Entire Pacific Island Faces Complete Evacuation and State of Emergency as Volcano Blacks Out Sun

Residents of the tiny Pacific island of Ambae in Vanuatu are evacuating en masse as the government extended a state of emergency, a member of parliament confirmed on Twitter.

Ambae's violent Manaro Voui volcano has plagued residents for decades, but recent activity drove many to neighboring islands. An eruption in recent days filled the skies and covered the island with dangerous volcanic ash, according to Radio New Zealand. CNN reported that the ash coverage was so thick it appeared to "black out" the sun.

7_27_Ambae Volcano
Smoke and ash emanate from the Manaro Voui volcano, located on Vanuatu's northern island Ambae in the South Pacific, on October 1, 2017. Ben Bohane/Reuters

An official government evacuation announcement was expected shortly, Australia's ABC reported. This is the second exodus Ambae's residents have faced in less than a year. About 11,000 people are thought to live on Ambae, and it's unclear how many returned after September 2017's evacuation, CNN reported.

"Cabinet has reimposed the state of emergency and ordered the [compulsory] evacuation of the entire population of Ambae," MP Ralph Regenvanu wrote on Twitter.

On the eve of the 38th anniversary of independence, cabinet has reimposed the state of emergency and ordered the compulsary evacuation of the entire population of Ambae

— Ralph Regenvanu (@RRegenvanu) July 26, 2018

Vanuatu Red Cross was evacuating residents this week as volcanic activity caused chaos on Ambae Island, the organization reported on Facebook. "We tried to travel to the South today but we have to turn back, because trees are falling, visibility is very, very poor, we cannot see far more than [six feet]," Red Cross disaster management coordinator Augustin Garae said in a post.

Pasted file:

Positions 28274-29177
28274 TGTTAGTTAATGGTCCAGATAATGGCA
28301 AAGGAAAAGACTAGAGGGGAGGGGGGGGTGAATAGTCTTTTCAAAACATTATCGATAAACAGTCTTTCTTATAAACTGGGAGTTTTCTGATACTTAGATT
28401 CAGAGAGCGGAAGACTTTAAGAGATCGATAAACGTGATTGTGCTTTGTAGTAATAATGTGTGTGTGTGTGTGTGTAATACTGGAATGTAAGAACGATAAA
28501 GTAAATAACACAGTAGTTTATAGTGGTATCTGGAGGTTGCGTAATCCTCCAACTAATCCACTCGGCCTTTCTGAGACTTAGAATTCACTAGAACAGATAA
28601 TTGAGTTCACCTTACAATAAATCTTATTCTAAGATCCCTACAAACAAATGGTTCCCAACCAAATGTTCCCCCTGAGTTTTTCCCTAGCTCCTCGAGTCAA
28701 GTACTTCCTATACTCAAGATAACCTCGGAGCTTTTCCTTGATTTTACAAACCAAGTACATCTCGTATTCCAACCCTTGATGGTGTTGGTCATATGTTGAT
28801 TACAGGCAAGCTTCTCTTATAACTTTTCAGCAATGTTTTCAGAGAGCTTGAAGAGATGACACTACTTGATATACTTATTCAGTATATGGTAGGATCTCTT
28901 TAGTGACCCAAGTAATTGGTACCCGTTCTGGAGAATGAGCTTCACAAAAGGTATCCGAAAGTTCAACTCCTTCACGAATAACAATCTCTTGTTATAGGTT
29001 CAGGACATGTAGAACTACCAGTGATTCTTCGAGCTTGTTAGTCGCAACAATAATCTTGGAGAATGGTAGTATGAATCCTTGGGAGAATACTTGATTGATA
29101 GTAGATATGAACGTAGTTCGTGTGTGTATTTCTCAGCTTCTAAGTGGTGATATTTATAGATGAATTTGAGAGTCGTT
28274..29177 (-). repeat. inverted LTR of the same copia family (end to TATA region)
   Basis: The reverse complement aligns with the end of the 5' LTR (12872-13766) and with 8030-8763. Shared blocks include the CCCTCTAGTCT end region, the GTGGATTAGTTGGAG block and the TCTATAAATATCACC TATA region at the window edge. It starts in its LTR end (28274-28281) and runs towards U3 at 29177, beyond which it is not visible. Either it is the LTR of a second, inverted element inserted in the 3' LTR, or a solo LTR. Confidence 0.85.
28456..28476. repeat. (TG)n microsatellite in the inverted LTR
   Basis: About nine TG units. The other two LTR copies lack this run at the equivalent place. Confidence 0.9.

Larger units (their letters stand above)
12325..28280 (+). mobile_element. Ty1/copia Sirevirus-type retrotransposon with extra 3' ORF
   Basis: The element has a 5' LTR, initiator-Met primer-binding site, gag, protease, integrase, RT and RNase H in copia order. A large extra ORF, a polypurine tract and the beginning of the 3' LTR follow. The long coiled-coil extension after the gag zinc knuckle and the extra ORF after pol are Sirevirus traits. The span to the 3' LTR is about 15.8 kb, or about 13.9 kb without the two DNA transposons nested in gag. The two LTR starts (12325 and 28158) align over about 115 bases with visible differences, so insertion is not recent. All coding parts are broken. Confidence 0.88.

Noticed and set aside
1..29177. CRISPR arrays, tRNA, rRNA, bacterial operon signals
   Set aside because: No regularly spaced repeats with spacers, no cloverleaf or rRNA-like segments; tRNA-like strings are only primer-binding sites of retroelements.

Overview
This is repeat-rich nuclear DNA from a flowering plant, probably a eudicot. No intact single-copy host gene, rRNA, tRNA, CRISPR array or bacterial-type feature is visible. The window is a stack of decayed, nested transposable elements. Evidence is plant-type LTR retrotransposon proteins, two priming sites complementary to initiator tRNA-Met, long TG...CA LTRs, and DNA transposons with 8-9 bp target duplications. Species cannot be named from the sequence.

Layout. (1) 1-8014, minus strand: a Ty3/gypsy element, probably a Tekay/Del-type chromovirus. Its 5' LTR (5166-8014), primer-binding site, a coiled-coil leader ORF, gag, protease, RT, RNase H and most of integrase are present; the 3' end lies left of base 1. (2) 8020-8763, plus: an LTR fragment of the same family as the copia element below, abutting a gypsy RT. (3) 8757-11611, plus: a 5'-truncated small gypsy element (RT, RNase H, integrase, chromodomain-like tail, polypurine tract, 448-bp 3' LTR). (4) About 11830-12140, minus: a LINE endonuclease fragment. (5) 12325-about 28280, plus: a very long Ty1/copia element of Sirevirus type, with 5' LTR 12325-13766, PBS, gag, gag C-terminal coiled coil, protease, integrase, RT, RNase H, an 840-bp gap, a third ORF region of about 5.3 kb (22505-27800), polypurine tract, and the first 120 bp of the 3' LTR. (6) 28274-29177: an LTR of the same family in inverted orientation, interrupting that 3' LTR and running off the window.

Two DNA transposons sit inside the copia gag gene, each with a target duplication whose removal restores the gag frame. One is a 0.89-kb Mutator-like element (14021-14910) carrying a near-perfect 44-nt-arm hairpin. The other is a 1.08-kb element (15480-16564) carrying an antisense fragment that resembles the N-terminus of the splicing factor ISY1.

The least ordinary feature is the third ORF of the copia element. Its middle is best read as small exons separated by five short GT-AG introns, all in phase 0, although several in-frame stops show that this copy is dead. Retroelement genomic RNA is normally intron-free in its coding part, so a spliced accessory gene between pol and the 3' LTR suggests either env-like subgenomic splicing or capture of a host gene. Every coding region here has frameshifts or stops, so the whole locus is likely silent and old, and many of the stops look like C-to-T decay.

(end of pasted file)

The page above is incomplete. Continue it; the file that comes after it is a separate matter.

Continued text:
Mass evacuation happening now in South of Ambae,as the situation is worsening with Lombenben ash falls. Red Cross...

Posted by Vanuatu Red Cross Society on Tuesday, July 24, 2018

The Vanuatu Meteorology & Geo-Hazards Department raised the volcano alert from level two to level three on Saturday, July 21, indicating a "minor eruption." Volcanic ash and gases are constantly released from the volcano, but the department did not expect activity to escalate significantly.

Locals face "rumbling, volcanic explosions from volcano, smelt volcanic gases, [and can] see volcanic ash and gas plume and glows over the mountain at night," the report read.

The Manaro #volcano on #Vanuatu's Ambae Island erupted today. Here's a view of the ash cloud in the South Pacific, from the #Himawari-8 satellite. pic.twitter.com/7NV5Ut9llY

— NOAA Satellites (@NOAASatellites) July 26, 2018

The Pacific Island nation sits on the so-called Ring of Fire, a basin that sees intense tectonic activity from the boundaries of various continental plates. The movement of these enormous slabs of land drives volcanoes, earthquakes, trenches and other dramatic geological features. Some 90 percent of the world's earthquakes happen at the Ring of Fire, according to the United States Geological Survey.

Although historical records are sparse, documents show that Ambae's volcano erupted in 1530, 1670, 1870, 1915 and 1966, the Vanuatu Meteorology & Geo-Hazards Department reported. Today's violent episode began back in 1991. Residents also saw eruptions in 1995, 2005, 2016 and 2017.

The Vanuatu Red Cross did not immediately respond to a request for comment.